They stand upright, mound or creep. Thymus vulgaris, longstanding winner of the ‘smallest evergreen shrub in the garden’ contest, is a plant I wouldn’t do without. Not one for the herbaceous borders as it’s diminutive size is easily swamped, but ideal for the terrace, terracotta pot, dry garden or as in our case, the herb garden. Seemingly inconspicuous, yet packed with scent, nutritional benefits and incredible flavour. Thyme is a lovely plant for the gardener, pollinator and, basically anyone with a kitchen.
An easy plant to grow, but anything too wet and thymes will sulk. Full sun, well-drained, poor soil is ideal. When in doubt add grit on planting and for pots, opt for soil-based substrate as opposed to compost. They really only need minor watering until established, apart from that pretty drought friendly. As for maintenance, a little pruning after flowering in late summer to prevent them becoming woody, is pretty much it. So all in all, an easy plant to look after.
Packed to the rafters with antioxidant phytonutrients, just a pinch of dried or fresh thyme can quadruple the level of antioxidants of any meal . This incredible little plant is an excellent source of vitamin C, vitamin A, fiber, riboflavin, iron, copper, and manganese, calcium and manganese, B6, folate, phosphorus, potassium, and zinc. Potent little antioxidant powerhouse therefore, which not only adds flavour but has 10 times the antioxidant power of nuts and seeds. Time to pull that thyme pot a tad closer to the kitchen door, me thinks…
There are hundreds of varieties of thyme to choose from, as they hybridise easily. Culinary thymes tend to be of the upright varieties as they are easier to harvest. Though in fairness, even the uprights are pretty small and bending down a millimetre further to pick at a creeping thyme isn’t that much more of an effort. Good culinary varieties include; Thymus vulgaris (French), Thymus ‘Fragrantissimus’, Thymus vulgaris ‘compactus’, Thymus ‘Peter Davis’. Though of all, my favourites for the kitchen are the lemon thymes, including; Thymus x citriodorus ‘Silver Queen’, Thymus citriodorus, Thymus x citriodorus variegatus (all uprights) and Thymus serphyllum Lemon Curd (creeper).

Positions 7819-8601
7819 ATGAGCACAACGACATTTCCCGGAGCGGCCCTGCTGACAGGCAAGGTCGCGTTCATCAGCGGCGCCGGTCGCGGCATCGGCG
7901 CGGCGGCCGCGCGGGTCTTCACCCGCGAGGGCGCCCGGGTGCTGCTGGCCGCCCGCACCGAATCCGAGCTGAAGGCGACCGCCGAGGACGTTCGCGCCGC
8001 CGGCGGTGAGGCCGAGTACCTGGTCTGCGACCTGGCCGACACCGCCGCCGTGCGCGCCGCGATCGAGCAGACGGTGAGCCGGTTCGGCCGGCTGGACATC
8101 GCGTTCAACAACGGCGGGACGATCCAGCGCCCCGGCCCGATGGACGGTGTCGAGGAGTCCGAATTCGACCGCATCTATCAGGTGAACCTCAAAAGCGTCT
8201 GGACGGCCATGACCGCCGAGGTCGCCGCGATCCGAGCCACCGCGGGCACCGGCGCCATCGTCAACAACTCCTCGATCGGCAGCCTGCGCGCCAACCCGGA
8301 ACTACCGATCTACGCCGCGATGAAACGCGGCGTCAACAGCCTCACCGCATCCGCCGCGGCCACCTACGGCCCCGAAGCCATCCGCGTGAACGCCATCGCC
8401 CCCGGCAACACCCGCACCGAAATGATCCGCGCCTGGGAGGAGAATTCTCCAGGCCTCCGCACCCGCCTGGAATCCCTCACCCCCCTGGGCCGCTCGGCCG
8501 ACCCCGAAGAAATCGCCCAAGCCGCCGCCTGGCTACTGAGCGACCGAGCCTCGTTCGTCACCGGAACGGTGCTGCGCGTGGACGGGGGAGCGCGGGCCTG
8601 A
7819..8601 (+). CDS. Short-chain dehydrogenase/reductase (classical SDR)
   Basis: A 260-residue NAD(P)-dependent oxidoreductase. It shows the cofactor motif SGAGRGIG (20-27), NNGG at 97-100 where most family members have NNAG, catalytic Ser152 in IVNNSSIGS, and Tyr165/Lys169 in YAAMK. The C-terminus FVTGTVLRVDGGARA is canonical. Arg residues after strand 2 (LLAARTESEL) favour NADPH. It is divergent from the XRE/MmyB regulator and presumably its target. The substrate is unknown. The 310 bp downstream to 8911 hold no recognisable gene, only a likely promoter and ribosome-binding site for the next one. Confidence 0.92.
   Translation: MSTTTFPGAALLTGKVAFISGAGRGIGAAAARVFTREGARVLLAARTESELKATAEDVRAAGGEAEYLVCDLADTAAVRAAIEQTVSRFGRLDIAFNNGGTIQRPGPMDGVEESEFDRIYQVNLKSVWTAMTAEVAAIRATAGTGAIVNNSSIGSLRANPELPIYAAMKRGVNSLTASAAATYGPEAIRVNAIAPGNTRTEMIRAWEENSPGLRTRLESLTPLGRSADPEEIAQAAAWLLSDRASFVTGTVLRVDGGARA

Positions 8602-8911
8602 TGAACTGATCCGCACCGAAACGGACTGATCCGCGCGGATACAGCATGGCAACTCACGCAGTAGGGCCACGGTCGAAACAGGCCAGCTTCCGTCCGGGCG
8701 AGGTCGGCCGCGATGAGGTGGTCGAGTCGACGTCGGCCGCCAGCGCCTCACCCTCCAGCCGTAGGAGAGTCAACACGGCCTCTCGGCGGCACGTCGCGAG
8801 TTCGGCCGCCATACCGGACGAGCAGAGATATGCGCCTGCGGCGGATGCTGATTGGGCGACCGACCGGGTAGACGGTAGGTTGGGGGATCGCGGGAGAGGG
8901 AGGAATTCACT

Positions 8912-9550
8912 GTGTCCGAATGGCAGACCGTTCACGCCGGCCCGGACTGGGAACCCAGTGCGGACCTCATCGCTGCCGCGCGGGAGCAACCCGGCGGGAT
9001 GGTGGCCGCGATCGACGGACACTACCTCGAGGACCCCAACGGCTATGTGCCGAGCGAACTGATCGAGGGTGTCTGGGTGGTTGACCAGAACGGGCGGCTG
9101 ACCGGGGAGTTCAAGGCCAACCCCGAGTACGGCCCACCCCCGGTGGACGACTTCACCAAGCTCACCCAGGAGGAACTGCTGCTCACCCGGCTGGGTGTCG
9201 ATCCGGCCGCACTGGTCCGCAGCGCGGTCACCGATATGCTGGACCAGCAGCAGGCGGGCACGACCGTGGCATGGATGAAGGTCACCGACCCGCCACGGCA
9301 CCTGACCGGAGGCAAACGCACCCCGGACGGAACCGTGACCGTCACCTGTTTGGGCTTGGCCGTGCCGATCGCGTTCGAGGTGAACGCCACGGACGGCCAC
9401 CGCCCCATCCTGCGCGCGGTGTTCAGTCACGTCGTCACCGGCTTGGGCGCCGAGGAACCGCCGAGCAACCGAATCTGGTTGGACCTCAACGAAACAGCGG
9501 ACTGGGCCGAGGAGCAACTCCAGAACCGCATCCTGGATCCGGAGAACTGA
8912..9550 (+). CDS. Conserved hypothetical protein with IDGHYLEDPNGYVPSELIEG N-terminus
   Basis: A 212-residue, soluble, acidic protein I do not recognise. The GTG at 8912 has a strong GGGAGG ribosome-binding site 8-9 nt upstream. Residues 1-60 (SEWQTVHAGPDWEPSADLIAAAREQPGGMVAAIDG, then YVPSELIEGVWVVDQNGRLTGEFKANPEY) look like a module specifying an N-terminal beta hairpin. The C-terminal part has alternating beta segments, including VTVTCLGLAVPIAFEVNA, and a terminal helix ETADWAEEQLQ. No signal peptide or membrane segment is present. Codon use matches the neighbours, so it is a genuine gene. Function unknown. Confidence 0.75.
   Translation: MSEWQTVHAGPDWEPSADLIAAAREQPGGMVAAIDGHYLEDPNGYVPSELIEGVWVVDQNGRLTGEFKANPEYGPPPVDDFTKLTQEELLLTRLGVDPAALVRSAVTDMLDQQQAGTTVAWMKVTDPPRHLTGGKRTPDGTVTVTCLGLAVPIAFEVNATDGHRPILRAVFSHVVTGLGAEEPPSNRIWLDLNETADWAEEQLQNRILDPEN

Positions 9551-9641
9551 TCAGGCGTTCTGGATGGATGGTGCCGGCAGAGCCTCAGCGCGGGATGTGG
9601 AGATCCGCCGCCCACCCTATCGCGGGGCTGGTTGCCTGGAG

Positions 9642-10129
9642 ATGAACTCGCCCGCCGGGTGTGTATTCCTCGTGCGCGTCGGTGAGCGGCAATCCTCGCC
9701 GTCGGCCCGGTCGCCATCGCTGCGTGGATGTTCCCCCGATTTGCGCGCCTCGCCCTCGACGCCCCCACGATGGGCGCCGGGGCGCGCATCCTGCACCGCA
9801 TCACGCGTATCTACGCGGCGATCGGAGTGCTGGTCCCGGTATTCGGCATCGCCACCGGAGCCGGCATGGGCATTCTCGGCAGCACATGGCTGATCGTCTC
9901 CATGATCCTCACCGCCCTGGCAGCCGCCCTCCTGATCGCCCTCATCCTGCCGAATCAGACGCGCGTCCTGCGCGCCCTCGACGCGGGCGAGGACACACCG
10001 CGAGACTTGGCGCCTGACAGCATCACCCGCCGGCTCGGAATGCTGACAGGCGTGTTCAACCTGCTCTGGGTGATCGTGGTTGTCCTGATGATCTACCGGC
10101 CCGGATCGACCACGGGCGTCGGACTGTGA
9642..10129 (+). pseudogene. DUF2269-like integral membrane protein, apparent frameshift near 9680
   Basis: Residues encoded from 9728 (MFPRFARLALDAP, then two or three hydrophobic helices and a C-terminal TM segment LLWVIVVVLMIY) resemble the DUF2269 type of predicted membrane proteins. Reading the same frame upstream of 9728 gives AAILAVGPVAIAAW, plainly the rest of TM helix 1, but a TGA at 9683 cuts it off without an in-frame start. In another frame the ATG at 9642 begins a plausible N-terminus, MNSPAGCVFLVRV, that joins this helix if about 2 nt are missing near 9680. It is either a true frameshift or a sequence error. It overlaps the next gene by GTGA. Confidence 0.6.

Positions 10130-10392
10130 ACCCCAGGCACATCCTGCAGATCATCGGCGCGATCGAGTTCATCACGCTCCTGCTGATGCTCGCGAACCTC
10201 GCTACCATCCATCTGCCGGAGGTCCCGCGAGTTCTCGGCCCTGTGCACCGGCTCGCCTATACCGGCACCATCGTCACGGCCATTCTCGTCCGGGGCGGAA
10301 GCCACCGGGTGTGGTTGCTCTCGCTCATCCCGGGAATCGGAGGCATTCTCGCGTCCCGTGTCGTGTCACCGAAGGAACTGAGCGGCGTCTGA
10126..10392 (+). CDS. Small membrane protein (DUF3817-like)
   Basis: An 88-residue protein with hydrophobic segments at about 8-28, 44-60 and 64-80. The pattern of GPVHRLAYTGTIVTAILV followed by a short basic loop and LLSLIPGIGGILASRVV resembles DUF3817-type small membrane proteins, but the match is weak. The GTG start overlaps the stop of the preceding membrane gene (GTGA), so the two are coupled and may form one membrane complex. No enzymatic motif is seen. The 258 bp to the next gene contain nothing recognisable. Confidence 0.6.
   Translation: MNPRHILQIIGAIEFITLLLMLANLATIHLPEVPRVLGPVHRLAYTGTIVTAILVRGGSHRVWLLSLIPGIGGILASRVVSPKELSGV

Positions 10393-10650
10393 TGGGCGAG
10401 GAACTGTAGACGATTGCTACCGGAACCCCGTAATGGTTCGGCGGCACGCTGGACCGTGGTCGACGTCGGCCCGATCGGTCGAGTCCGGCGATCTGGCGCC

Thyme plants are generally available from your local garden centres. For the refined enthusiast, I’d head to the herb specialists such as Jekka McVicar, Norfolk Herbs, or if you’re an Oxfordshire local, the National Herb Centre near Banbury.
Once unbelievably, as welcome as an estate agent handing out a business card at a funeral, now a firm cake trolley favourite. Yes, admittedly I used to disregard the Madeleine as squat French cupcake, which is in the words of my guru Blackadder is of course ‘madder than MadJack McMad, winner of the Madman competition‘.
Cakes they are indeed, but Madeleines are the lightest, buttery, fluffiest of things that deserve so much more credit than I ever bestowed on them. Better still, with a delicate infusion of lemon thyme from the herb garden, this is a recipe to behold, treasure and pass on for generations. If I say so myself…
- 3tsp lemon thyme leaves
- 100g unsalted butter
- 2 eggs
- 50g caster sugar
- 25g demerara sugar
- 2tsp runny honey
- 100g plain flour
- 1/2tsp baking powder
- 1/4tsp salt
Before we start, a few Madeleine house rules;
Yes. You need to brown the butter. Takes no time, but oh my goodness it’s worth the very minor extra effort. To ensure the lemon thyme is not overpowered, brown the butter to a rich gold. No further.